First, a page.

Saturday, August 1, 2009

Restaurant Review: Star Diner, An Unexpected Gem

Today, Kimberly and I traveled up to Sharon, CT, in the northwest corner of the state, to pick Ian up from summer camp. I've been driving to Sharon for years, first from the New Haven area when I was volunteering as a dean at Silver Lake, leading a conference on clowning, and then just as a camper's dad, driving from New Jersey, but this is the first year that I've made the trip up Rt. 22 from Norwalk. It is a pleasant drive, about two hours each way, past plenty of beautiful scenery.

Going to Silver Lake is always a chance to catch up with friends. When we took Ian up this past Sunday, I found out that Chris Hale, one of my confirmands from when I was at the Naugauck church back in the late '90s is now the "Camp Family Dad," or the manager of the camp's summer staff, while Jillian Dufresne, who was too young to be in that confirmation class, is now one of the deans of Ian's conference. Today, I spent a bit of time with Eric Anderson, who is up as one of the high ropes course facilitators, as well as touching base with the camp's directors, Anne and Tim Hughes, who also happen to be members of my church in Norwalk.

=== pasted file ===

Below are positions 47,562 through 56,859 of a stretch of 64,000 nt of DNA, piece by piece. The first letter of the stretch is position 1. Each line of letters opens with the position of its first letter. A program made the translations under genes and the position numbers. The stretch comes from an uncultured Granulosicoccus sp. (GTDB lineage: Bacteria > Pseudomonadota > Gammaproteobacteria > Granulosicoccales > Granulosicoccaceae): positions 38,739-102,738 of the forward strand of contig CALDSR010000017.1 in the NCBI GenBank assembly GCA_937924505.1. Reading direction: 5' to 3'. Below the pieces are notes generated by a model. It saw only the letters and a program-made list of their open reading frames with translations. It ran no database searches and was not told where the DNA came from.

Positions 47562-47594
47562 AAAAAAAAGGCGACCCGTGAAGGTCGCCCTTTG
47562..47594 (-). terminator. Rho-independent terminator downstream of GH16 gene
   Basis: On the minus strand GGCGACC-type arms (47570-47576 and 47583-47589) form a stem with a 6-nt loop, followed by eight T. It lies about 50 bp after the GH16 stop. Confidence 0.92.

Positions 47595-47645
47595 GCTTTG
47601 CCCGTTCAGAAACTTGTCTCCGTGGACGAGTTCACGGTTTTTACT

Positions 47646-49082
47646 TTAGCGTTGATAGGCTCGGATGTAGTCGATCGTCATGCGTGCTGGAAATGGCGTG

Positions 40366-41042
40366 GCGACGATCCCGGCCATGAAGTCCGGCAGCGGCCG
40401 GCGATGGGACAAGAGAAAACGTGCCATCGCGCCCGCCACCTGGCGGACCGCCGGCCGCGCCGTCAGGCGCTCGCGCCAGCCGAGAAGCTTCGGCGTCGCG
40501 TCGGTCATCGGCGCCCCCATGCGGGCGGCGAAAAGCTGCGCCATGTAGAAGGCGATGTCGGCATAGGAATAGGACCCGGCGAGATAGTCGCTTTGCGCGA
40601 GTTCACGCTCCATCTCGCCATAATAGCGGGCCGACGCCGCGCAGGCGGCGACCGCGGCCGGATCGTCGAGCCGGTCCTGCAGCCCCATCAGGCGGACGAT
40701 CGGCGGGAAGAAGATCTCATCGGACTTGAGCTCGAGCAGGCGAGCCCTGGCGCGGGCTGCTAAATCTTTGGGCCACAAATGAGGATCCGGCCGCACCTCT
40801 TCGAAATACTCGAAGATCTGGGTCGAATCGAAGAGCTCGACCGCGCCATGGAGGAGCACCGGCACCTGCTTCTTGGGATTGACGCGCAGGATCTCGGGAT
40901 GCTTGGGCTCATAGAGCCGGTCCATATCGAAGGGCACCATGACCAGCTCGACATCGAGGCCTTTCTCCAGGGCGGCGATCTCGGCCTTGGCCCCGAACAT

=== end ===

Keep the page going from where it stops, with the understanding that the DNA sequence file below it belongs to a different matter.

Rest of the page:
On our way home from Silver Lake, Kimberly, Ian and I stopped at the Sharon Craft Fair, and wandered around for a bit (buying a new turtle for Ian's collection, of course) before continuing to Paley's Farm Market in Amenia, NY. Paley's has become a regular stop on our Sharon trips and we sometimes buy local produce (often fresh peaches) when we're there. Another of our favorite buys is sheep's-milk yogurt from the Old Chatham Sheepherding Company in Chatham, NY. (Kimberly likes the maple flavor and I'm partial to the ginger.) Having purchased our yogurt and some herb and cheese focaccia, we were back on the road toward home.